The Inside Word

Message from the Managing Director: Politics off to a racing start in 2023

Happy New Year and best wishes for a successful 2023. I think it will be a hold-on-to-your-seats ride in 2023 with a packed political agenda.

An early 2023 mover was Agriculture Minister Murray Watt who has the important job of landing the Australia/United Kingdom Free Trade Agreement (FTA). The FTA was agreed last year when each country had different Prime Ministers, and it has since passed the Australian Parliament. With a commencement date agreed for early 2023, we acknowledge Minister Watt’s efforts during his visit to the UK just 10 days ago to fight off a rear-guard action by UK farmers and land the agreement with the British Parliament. 

Another early move was the unplanned visit by Prime Minister Anthony Albanese to Alice Springs. His intervention in this challenging situation is important in de-escalating local tensions. Alone, a single visit will do little, but hopefully it will see a renewed commitment to reducing crime.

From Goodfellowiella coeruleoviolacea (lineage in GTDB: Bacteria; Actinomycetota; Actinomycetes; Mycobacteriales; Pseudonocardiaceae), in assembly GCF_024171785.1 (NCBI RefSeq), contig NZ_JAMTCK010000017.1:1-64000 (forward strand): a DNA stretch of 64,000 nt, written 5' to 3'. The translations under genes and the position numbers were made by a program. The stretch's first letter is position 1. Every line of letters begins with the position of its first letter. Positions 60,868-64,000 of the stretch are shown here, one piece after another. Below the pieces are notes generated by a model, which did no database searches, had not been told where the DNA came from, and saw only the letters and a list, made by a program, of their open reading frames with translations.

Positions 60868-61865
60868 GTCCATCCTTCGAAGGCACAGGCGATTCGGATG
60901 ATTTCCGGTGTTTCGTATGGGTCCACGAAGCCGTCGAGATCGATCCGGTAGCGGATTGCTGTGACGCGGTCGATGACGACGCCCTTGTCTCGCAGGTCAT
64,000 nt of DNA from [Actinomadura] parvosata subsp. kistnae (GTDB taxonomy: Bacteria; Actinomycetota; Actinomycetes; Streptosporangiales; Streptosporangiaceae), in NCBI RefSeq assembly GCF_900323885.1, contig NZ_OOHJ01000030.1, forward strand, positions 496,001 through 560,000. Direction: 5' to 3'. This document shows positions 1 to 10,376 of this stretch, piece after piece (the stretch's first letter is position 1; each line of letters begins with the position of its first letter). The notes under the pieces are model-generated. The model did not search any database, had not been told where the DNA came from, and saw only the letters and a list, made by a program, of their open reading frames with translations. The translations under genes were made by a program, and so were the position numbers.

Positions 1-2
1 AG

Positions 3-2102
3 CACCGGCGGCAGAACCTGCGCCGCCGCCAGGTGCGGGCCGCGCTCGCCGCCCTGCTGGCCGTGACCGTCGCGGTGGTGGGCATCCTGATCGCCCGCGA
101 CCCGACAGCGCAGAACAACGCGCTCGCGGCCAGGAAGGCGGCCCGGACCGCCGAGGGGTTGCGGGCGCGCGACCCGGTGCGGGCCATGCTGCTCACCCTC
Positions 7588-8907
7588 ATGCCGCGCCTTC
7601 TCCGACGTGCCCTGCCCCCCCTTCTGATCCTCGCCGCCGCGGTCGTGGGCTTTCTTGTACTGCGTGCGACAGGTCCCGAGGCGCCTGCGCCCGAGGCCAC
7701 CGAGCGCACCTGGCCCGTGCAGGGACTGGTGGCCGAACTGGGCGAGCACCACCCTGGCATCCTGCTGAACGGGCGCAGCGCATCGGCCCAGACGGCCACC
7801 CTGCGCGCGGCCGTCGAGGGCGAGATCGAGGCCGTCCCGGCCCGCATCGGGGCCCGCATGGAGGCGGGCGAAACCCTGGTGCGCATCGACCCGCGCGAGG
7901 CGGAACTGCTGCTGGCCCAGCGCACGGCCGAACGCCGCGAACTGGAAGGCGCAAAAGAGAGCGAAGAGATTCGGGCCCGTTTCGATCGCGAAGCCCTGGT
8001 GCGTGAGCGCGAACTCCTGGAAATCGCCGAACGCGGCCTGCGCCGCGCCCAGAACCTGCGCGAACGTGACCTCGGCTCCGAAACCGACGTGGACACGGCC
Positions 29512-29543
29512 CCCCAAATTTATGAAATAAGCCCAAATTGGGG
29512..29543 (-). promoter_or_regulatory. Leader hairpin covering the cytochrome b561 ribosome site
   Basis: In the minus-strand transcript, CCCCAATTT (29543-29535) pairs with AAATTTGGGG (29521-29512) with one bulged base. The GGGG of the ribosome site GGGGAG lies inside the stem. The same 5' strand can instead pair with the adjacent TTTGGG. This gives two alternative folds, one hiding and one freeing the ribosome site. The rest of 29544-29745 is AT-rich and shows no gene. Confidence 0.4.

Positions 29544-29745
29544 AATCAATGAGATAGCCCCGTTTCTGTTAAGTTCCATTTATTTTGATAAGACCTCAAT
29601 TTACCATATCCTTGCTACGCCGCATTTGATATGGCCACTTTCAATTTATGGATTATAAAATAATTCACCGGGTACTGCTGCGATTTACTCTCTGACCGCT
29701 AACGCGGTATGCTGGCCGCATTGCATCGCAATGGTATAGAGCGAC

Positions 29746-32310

Of course, the Prime Minister also needed to shift the dial on this major distraction to his messaging around the Indigenous Voice to Parliament and the referendum in the second half of 2023. The Electoral Commission has been allocated $66 million, with $6.5 million going to the National Indigenous Australians Agency to run an education campaign on the Voice.   

Beyond the Voice, in the year ahead the Government will also want to progress key reforms from last year. These include the National Anti-corruption Commission; aged-care and childcare reforms; kicking off the national reconstruction fund and Jobs and Skills Australia; the 43 per cent emissions reduction initiatives; getting Australia back on track with China trade; and renewed security arrangements with Papua New Guinea. Given international military tensions, AUKUS will remain to the fore in Government thinking. 

2023 will see the next round of Albanese Government priorities emerge. Major reviews are underway or have been announced, including the migration system, higher education, Workforce Australian, defence, the Reserve Bank of Australia, the NDIS, and Infrastructure Australia. We will see a further wave of industrial relations changes and Treasurer Jim Chalmers will be challenged to cover potential increases in jobseeker and welfare payments as a trade-off to getting legislation through the Greens and Independents. And then we have the NSW election on March 25th.  My colleague Winston Harris summarises the current polling and issues in his article

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